(a) IS the moral situation clear? For me it is and Israel and HAmas (and the rest of this bunch) are not equivalent. Period! Is it for you?
    (b) Do you think that the West’s very existence is threatened by what I call Islamic Fascism (call it whatever you wish; we know who we are talking about)? If you do believe that, then you will reach my conclusions. If you don’t, then there we part company and have not much more to discuss on this matter.

    So sometimes in life we reach a point where we must take a clear and unambiguous stand. I reached that point. The best I can do is inform others why!

    peter

    Posted January 5, 2009 at 12:51 am | Permalink
  22. Peter Lupu says

    JK,

    I know!

    peter

    Posted January 5, 2009 at 12:54 am | Permalink
  23. Peter Lupu says

    Two more historical points and a few additional considerations worth noting.

    (a) After WWI the winners imposed very harsh economic penalties against Germany. That lead to a serious deterioration of the German economy so that prior to WWII Germany had quite reasonable gripe against those who imposed the penalties. One of its excuses for the war was this economic situation. However, no one can argue that these facts justify Nazi Germany’s conduct in starting WWII and during the war.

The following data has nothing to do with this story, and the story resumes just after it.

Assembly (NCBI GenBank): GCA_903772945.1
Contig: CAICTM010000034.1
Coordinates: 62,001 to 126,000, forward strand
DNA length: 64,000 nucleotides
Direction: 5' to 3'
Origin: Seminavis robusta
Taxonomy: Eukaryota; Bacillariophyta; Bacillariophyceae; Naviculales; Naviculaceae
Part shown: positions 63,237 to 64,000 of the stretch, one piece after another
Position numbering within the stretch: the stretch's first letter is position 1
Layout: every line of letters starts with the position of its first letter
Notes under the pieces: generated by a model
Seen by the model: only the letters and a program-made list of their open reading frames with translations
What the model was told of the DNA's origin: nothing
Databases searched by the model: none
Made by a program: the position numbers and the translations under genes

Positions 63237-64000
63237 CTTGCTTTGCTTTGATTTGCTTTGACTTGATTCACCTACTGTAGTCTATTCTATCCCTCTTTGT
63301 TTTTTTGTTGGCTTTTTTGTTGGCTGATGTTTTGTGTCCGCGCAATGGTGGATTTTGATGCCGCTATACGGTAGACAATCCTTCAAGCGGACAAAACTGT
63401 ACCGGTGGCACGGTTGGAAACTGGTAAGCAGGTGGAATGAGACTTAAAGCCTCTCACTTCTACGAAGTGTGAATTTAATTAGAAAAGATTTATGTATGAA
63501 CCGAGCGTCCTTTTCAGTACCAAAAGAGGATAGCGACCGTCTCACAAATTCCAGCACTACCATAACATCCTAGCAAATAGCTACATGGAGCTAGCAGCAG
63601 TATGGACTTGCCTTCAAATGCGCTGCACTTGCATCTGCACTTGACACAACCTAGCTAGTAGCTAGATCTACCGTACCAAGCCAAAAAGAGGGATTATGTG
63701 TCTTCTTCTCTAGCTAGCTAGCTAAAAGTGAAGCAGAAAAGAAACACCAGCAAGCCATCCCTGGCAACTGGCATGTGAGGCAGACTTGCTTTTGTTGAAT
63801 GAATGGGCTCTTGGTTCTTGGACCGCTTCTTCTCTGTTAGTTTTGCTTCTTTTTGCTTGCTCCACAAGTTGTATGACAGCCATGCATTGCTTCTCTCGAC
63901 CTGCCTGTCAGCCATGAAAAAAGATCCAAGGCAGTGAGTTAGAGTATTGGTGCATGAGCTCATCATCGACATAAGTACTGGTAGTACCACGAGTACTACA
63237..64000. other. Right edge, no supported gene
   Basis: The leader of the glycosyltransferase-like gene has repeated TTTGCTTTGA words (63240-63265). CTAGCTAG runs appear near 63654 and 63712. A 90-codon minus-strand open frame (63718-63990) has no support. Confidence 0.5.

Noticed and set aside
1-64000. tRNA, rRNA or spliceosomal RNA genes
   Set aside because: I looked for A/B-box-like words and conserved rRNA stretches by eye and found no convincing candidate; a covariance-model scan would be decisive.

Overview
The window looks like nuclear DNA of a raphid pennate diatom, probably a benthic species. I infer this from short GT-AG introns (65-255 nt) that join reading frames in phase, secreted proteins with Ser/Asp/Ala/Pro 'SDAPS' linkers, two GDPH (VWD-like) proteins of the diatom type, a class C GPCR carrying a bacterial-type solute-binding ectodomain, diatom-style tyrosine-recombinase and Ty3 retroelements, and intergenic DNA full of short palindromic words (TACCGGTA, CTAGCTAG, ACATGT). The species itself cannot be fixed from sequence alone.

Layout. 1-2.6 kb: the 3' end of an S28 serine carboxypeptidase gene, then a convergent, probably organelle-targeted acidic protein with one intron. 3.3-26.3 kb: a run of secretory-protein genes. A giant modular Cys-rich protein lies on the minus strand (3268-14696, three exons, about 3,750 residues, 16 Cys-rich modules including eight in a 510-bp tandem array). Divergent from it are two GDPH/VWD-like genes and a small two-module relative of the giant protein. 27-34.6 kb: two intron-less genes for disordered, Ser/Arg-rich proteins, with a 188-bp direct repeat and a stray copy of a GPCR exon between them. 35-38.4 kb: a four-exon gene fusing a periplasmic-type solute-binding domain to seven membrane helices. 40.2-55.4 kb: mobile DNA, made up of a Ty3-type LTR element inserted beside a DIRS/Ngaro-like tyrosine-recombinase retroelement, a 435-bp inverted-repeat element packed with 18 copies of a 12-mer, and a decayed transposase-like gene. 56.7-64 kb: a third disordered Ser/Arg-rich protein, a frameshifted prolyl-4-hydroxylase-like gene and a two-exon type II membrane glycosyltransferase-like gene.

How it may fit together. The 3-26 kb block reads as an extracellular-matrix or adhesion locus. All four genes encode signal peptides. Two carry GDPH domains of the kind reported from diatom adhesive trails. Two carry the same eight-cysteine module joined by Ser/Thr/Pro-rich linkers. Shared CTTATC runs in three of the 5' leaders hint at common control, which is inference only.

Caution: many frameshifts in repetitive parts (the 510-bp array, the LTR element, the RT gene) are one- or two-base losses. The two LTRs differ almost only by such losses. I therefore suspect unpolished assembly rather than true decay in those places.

(b) Could one reasonably argue that USA’s reaction to the Japanese assault on Pearl Harbor was not proportional by declaring and implementing the war with Japan and Germany? Could one argue that instead of declaring and conducting a full scale war, US should have bombed some Japanese ports instead?

    There is no tit-for-tat in such matters. If a country is attacked by a neighbor, and particularly if it is attacked consistently and on a daily basis, that constitutes a declaration of war. Israel left Gaza and let it be self-managed. It was a self-regulated country for all practical purposes. Since Hamas attacked Israel on a regular basis it created a state of war between Israel and Hamas lead Gaza. Under such circumstances, Israel (and for that matter any other country) has a right both morally and under international law to take all necessary measures, including all military measures deemed necessary, to remove any and all threat emanating from Gaza. Since Hamas purposefully conducted its aggressive assault on Israel from a populated territory, they are both morally and according to international law responsible for all civilian casualties.